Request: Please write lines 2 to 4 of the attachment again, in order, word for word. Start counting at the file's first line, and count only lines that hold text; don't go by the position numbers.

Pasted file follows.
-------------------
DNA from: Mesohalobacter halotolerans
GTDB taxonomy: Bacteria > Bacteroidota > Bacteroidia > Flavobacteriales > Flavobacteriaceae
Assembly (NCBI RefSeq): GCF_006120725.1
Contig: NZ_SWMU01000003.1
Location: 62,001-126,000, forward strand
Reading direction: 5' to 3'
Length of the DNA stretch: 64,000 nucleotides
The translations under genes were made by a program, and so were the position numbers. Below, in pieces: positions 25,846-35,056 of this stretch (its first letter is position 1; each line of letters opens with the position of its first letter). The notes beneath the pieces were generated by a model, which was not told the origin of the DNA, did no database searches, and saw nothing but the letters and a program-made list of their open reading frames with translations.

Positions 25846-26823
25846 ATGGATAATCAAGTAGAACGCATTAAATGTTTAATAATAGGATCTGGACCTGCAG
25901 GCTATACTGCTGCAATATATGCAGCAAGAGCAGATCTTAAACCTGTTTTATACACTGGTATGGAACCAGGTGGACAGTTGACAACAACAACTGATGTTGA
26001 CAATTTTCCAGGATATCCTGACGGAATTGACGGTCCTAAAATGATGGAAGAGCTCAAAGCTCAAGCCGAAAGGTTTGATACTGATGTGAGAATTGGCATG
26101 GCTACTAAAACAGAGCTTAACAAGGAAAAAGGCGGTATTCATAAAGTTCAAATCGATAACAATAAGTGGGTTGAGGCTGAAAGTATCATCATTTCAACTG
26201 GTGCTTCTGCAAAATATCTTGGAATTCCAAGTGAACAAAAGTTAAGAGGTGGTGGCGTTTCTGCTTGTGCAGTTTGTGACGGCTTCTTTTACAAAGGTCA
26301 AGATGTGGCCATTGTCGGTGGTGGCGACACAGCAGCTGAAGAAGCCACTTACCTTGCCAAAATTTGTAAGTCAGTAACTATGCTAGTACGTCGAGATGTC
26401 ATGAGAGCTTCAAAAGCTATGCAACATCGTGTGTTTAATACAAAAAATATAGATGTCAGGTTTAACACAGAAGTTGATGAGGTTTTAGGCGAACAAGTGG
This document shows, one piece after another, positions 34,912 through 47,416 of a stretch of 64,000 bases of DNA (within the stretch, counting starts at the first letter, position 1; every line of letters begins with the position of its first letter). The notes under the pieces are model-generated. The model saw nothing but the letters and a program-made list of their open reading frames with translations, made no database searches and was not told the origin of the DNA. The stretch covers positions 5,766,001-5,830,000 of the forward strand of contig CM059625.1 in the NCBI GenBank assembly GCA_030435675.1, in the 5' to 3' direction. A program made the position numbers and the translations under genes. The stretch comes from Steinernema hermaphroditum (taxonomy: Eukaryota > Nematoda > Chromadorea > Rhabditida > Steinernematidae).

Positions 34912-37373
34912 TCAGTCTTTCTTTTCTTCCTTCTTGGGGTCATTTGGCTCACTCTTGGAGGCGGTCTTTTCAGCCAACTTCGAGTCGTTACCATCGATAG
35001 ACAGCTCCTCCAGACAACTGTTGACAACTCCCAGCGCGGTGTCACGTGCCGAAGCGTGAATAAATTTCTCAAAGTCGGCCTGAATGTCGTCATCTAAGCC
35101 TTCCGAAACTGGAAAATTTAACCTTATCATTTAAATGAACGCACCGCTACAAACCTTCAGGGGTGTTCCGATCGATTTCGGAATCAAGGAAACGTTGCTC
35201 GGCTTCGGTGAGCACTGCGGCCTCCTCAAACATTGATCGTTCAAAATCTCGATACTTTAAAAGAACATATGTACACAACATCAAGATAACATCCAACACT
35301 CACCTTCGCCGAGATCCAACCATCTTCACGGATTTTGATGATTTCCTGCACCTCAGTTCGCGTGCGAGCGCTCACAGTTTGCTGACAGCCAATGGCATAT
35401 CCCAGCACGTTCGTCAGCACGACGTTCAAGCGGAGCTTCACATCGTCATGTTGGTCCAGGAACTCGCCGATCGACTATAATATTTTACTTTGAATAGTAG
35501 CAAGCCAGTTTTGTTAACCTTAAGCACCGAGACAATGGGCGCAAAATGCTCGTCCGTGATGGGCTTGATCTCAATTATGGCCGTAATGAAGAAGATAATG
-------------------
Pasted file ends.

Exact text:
GTDB taxonomy: Bacteria > Bacteroidota > Bacteroidia > Flavobacteriales > Flavobacteriaceae
Assembly (NCBI RefSeq): GCF_006120725.1
Contig: NZ_SWMU01000003.1